Small scale trial plantings of hemp have been done in both Southland and Otago, with some success, under the control of the Department of Health. Contact them directly for the latest updates. The key to making this crop a success is finding a process where the plant material can actually be used. There is no point growing it if you cannot sell it.

As Crops for Southland has no direct experience with growing this crop a quick search on the Internet has come up with the following information. As it is based on Northern Hemisphere production, the dates should be changed to suit our growing conditions.

Hemp does well in a variety of soil types, but does not tolerate drought, flooding, saturated or saline soils. It is tolerant of light spring frosts. Production to date indicates hemp is best suited to areas with moderate rainfall and good soil fertility. Maturity varies from 110 to 150 days depending on variety and date of seeding. Hemp is a short day plant; thus flowering of the plant is triggered by the shorter day lengths after June 21 (Northern Hemisphere). Crops seeded in early spring may produce taller stalks and higher yields, but will not flower or mature much earlier than later seeded crops. Hemp should not be seeded after June 15.

Hemp is a broadleaf oilseed and fibre crop. It is susceptible to similar disease and insect pests as other oilseed crops, such as canola, and should be grown in rotation with cereal and forage crops. Perennial weeds should be controlled in the year previous to hemp production, and some herbicide soil residues may cause crop injury (example: ESCORT®).

Hemp varieties have been developed in Europe with very low levels (<0.3%) of THC. Tall varieties are better suited to fibre production, while shorter varieties are better suited to grain production. Plant breeding is underway in a number of countries to develop better strains.

The recommended seeding rate for hemp grain production in Saskatchewan is approximately 22 kg/ha (20 lb/ac) or approximately 100–125 seeds/m2. The recommended seeding rate for hemp fibre production is 66 kg/ha (60 lb/ac) or approximately 300–375 seeds/m2. The higher seeding rate for fibre is due to the need for many fine stems with a higher percentage of fibre in the stems. Hemp seed is oblong. Care must be taken if seeding is done by an air seeder. The seed is high in oil and if the air is set too high, some of the seeds will be crushed on the divider manifold. The recommended seeding depth is 2–3 cm. Seed should be placed as shallow as possible, but into moist soil, with at least 2 cm of moist soil above the seed. Do not pack too tightly as excess soil compaction will reduce emergence.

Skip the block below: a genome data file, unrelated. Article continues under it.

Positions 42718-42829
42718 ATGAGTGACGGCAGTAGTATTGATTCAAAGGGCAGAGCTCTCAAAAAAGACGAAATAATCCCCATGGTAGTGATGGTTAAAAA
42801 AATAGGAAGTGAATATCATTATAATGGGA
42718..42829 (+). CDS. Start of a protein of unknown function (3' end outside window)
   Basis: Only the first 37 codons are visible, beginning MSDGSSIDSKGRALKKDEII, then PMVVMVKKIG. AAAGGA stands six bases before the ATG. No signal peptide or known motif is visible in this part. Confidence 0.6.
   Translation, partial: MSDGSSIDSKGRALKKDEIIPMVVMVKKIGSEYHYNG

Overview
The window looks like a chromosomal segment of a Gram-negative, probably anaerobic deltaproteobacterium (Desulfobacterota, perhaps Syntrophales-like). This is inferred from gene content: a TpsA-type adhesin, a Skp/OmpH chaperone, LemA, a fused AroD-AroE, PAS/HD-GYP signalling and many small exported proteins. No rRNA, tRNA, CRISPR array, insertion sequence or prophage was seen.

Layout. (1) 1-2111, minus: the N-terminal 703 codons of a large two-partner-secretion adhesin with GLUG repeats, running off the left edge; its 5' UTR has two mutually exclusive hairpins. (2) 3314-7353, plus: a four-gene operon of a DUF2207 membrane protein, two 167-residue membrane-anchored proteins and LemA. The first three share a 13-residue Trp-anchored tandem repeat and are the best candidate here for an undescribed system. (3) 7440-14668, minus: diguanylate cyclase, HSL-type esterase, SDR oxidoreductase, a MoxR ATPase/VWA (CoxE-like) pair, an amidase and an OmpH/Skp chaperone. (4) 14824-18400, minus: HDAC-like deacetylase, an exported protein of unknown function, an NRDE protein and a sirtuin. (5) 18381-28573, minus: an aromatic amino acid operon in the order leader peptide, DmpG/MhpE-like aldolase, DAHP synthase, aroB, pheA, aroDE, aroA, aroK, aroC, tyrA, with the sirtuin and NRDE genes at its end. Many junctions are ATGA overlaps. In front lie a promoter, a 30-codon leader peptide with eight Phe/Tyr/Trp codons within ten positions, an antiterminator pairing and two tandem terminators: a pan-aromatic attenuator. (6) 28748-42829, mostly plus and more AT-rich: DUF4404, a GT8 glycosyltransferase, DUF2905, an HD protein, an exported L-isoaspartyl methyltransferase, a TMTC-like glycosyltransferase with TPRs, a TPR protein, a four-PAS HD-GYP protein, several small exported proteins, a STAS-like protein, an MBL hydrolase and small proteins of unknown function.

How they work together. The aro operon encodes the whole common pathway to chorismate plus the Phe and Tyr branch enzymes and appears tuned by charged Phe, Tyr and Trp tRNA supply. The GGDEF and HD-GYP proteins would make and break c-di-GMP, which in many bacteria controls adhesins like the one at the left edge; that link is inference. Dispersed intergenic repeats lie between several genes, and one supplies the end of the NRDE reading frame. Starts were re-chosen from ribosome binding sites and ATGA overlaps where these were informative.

Optimum soil temperature for fast germination and emergence is 8–10°C. Hemp should be seeded in Saskatchewan between May 1 and May 31. Research has shown that due to the photoperiod sensitivity (short day length requirement) of most hemp varieties, flowering and maturity will occur at relatively the same time regardless of seeding date. However, earlier seeding should result in taller plants with higher yields.


Hemp grown for fibre should be harvested at early to mid flowering stage utilising specialised equipment. Contracting companies will advise growers regarding the best approach for harvesting fibre crops.


Some growers of grain hemp report success with swathing the crop as high as possible (cut the top portion of the crop containing the grain) and allowing the cut material to fall through the tall stubble. Swathing occurs just before grain maturity when the grain is at approximately 30% moisture. A second pass cuts the stubble at the height just above the windrow containing the grain. The grain is combined and the straw is baled in separate operations. Most growers report success by straight cutting the crop as soon as shattering begins. This often occurs when the grain is at 21–28% moisture and the crop is still quite green. Initial experience indicates that waiting for the crop to ripen past this stage increases the risk of fibres wrapping around moving combine parts. Grain yields have varied from zero in drought conditions to over 1,200 kg/ha in south-central Saskatchewan in 1999. Average grain yields in Saskatchewan are expected to be 350–550 kg/ha.

Hemp is an oilseed crop and must be stored in a similar method to other oilseeds to avoid spoilage. Harvested grain may be as high as 28% moisture, and must be dried to <10% moisture for safe storage. Drying using aeration fans should begin immediately after harvest. Once aeration commences, the fan should not be turned off until the grain is dry. Hemp grain dries relatively easily, provided the sample is free of green weed seeds and plant material, and darkens as it dries. The use of supplemental heat drying has not been tested and maximum drying temperatures are not known at this time.

Further Information